Hotel Chocolat, which also has two stores in Boston, Massachusetts, had aimed to raise a maximum of £5m from the chocolate bond, but Mr Thirlwell was "bowled over" with the participation of 1,700 members and the money raised. Until the bond issue, Hotel Chocolat, which also sells through the John Lewis department store, had managed to fund the development of the business without seeking external capital.
Asked why it did not engage with a private equity firm to raise funds, Mr Thirlwell says: "We love our business culture. We have a big appetite for risk, as I think we have demonstrated by some of the things we do. We like the fact that we are calling the shots." The shareholding in Hotel Chocolat is split equally between Mr Thirlwell and Mr Harris.
Such an entrepreneurial spirit seems to be in the genes of Mr Thirlwell, who dropped out of university and spent two years in France enjoying the cuisine before he met Mr Harris at a computer firm in Cambridge.
Thirlwell's father, Edwin, who actually trained as engineer, co-founded Mr Whippy, the ice-cream firm. He then went on to found, and float, Prontaprint, the printing business. As for Mr Thirlwell, to describe him as passionate about chocolate would be possibly the under-statement of the century. "I eat chocolate two to three times a day – half for pleasure, half for work. I still approve every single chocolate recipe we do. I think it is important and I enjoy it."
For such a chocolate aficionado, it is no surprise that he has strong views on Kraft's £11.5bn takeover of Cadbury earlier this year, which Mr Thirlwell describes as "sad".
He says: "Like people of my generation, Cadbury has emotional connections. And being a keen student of chocolate history I am aware that Cadbury were a real innovator and – unlike a lot of rapacious conglomerates that are out there – Cadbury were a genuine Quaker and principled business that created a lot of one-off unique products in the early 1900s and many are still around.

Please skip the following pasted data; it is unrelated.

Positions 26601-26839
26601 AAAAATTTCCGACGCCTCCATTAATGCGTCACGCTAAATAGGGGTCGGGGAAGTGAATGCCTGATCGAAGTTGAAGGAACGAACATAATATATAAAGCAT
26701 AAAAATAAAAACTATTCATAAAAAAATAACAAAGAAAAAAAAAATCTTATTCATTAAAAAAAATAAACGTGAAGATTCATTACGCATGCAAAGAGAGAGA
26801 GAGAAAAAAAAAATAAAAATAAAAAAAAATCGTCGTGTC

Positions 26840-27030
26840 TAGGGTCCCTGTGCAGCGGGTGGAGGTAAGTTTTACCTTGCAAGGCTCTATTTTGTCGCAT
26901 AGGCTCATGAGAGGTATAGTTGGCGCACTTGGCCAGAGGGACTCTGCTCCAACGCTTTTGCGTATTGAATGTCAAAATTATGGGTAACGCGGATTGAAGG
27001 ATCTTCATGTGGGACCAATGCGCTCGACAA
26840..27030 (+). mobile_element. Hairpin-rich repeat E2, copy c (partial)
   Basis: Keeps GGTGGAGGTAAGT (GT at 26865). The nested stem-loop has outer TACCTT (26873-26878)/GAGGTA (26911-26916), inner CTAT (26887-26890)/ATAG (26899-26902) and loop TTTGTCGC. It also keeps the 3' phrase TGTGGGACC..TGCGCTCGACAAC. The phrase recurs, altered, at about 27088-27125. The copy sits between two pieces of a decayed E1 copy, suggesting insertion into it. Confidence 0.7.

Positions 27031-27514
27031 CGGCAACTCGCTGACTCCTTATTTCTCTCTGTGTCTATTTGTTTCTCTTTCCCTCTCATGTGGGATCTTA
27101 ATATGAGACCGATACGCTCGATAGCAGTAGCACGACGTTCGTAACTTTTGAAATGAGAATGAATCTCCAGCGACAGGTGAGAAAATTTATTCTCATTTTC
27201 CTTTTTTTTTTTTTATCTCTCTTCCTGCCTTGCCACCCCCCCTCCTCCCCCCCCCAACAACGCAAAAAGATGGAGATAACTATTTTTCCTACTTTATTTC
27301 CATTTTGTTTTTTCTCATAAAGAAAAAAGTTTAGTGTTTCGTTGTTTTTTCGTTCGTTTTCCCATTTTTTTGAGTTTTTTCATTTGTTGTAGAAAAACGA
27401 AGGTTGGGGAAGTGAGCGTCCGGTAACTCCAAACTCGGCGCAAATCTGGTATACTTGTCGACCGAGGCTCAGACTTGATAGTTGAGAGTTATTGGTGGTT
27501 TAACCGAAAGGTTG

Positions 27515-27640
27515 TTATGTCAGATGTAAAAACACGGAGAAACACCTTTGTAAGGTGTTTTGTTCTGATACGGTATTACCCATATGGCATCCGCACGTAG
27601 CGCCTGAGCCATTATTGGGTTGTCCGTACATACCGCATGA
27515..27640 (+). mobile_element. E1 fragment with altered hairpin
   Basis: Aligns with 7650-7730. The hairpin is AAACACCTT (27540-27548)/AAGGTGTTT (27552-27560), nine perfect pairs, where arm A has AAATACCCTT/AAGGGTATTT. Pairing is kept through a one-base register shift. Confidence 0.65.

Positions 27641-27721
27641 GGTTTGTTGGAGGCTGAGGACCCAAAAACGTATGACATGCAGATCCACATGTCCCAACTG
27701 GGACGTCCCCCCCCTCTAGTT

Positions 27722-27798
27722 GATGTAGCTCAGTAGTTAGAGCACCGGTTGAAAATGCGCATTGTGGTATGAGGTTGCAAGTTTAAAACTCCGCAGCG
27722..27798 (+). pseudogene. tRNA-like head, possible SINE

"They are a business with amazing foundations so it is a shame that they lost their way a little and became vulnerable and now this [Kraft takeover] is what happened."
It is hard to see Mr Thirlwell acquiesing to any takeover approach for a long time given the growth plans ahead. No doubt the retail sector faces a testing year ahead with household budgets under pressure. But Mr Thirlwell says: "Consumers are still prepared to pay for good quality."
Man with a sweet tooth
Some people, at least until their hairstyles diverged, have mistaken Angus Thirlwell, the co-founder of Hotel Chocolat, for Sting, the former leader singer of The Police. In fact, two years ago on holiday in Barbados, Mr Thirlwell noticed he was getting "suspiciously good service" in a restaurant. But when staff started eulogising about the singer gracing them with his presence, he had to tell them the truth.
Mr Thirlwell, 47, is married with two children and lives in Hertfordshire. He is a self-confessed foodie and eats chocolates two to three times a day, for pleasure and work. "If I am feeling like I need a bit of comfort I will eat some some milk chocolate and if I want to get revved up I will have dark chocolate."